Introduce yourself – Dialogue :
A: What’s your name?
L: My name is L and yours? What’s your name?
R: My name is R. How old are you?
L: I’m thirty-one. What about you? How old are you?
A: I’m 64 years old. Do you have any children?
L: Yes, I have a son, his name is N. Do you have any children?
A :Yes, I have two children, Erekle, he’s thirty-two, and Papuna, he’s twenty-nine. Are you married?
L: Yes, I’m married to E. Are you married?
A: Yes, my wife’s name is Tsitsino, and she’s fifty-seven years old. What do you do for a living?
L: I work in construction, I’m a bricklayer. What about you? What do you do for a living?
A: I’m an economist. I’m not retired yet, but I will be next year, when I turn 65. I’ll be getting a big pension from Georgia, almost €100 a month! (Ironic)
I work in construction, I work in the building trade. I’m a bricklayer, drywaller, electrician, plumber, painter …
I’m a cook.
How many DE
How long, how much sugar in your coffee? how many markers in the box, how many children do you have? How many chairs are there in the classroom?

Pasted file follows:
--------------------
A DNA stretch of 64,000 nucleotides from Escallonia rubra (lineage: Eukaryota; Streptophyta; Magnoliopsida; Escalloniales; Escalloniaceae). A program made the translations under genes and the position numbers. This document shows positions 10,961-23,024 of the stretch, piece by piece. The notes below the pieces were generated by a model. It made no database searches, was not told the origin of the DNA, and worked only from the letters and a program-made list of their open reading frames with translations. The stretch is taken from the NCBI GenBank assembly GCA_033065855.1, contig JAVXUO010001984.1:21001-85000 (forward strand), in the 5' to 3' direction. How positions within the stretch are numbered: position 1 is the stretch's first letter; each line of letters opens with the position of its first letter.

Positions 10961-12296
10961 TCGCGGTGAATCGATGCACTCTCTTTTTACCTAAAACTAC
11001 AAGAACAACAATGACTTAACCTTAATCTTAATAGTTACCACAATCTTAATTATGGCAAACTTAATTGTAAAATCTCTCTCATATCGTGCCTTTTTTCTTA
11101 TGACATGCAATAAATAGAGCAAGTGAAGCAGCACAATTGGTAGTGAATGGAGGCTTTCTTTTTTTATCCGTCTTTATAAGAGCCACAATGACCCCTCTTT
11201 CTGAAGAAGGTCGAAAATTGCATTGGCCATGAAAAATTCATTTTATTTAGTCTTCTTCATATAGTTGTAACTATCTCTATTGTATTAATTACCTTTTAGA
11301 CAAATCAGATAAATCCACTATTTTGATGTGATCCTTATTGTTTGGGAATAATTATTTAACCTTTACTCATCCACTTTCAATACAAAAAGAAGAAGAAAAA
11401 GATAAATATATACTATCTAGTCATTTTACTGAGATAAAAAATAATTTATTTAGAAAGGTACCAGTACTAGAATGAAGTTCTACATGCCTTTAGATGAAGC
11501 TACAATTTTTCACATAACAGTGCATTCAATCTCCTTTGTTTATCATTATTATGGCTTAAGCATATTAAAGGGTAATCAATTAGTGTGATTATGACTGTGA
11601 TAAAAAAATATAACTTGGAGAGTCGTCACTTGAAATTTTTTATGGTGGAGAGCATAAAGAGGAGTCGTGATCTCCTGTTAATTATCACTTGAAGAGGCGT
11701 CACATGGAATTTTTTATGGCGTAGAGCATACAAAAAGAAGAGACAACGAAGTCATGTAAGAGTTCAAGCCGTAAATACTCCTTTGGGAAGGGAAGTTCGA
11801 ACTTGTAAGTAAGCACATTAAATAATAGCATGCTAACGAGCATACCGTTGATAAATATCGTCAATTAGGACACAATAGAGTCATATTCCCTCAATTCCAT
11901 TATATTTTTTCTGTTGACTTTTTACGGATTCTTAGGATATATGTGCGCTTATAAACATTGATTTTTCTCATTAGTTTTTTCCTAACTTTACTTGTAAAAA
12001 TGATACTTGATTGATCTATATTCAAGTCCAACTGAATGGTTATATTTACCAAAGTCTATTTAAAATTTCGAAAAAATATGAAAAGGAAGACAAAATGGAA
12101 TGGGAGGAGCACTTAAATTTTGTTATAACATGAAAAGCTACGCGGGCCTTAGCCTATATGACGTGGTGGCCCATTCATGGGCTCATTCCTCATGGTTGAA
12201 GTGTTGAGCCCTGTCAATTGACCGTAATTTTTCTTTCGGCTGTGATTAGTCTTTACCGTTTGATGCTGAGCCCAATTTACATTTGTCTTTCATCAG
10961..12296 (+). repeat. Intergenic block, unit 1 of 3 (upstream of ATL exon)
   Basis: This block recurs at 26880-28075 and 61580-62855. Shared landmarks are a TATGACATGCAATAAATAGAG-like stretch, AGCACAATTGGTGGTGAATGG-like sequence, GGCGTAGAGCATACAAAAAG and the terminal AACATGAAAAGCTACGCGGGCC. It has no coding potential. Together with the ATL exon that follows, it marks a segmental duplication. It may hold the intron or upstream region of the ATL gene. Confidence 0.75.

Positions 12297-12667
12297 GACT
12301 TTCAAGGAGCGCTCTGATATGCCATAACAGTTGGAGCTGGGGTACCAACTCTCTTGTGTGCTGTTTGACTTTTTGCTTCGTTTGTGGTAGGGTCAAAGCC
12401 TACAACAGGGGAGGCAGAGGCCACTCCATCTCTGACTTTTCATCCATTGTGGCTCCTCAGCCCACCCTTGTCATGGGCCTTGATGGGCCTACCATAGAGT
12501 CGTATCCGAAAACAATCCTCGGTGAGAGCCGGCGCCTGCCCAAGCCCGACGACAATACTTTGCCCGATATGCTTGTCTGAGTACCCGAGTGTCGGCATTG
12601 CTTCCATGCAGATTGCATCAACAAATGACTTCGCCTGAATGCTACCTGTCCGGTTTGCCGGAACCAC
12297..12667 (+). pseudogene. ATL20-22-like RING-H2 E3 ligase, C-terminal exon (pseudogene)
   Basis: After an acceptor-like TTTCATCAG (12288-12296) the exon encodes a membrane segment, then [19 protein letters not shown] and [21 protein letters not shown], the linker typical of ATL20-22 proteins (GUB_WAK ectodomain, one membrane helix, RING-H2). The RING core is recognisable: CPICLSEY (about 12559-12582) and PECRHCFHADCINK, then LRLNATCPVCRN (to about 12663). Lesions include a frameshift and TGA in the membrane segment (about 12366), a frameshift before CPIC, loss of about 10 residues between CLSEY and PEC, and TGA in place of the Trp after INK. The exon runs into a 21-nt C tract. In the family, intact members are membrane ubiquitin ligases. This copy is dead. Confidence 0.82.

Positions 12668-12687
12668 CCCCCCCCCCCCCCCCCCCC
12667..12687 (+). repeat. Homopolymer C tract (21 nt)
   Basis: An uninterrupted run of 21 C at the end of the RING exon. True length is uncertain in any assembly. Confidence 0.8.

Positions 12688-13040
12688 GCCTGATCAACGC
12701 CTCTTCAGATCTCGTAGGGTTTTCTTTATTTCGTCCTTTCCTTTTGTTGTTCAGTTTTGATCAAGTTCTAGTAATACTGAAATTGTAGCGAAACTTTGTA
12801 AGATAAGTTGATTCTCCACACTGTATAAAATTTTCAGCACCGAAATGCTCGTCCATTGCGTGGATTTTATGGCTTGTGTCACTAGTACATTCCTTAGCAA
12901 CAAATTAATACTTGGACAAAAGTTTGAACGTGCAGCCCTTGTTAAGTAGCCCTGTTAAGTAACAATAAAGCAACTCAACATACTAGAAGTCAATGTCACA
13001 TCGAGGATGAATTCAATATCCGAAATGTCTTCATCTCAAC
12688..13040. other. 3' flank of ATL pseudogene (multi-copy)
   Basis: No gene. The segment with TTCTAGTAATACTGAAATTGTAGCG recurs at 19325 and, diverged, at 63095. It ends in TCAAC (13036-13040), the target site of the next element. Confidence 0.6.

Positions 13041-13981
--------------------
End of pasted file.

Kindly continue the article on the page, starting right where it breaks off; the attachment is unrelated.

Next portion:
The verb “to call
My name is…, your nameis…, his name is…
In French, we call ourselves “soi-même”, a reflexive turn of phrase. It’s not other people who call me that, it’s me!
On the board, conjugate the verbs to be and to have :
The passé composé: how do you know whether to use the auxiliary “être” or “avoir”?
1 – Most of the time, it’s with “have”.
I ate a rachapuri
I read a book
I watered the flowers
When there is a COD (Direct Object Complement) it is to have :
I walked the dog
I took the car out
2 – In some cases, the auxiliary “to be” is used:
And with reflexive verbs
I went for a walk
Note – with the same verb you must use either “to be” or “to have” depending on the sentence:
- I went for a walk (reflexive – to be)
- I walked the dog (COD – to have)
Next class Tuesday 11/10 at 3pm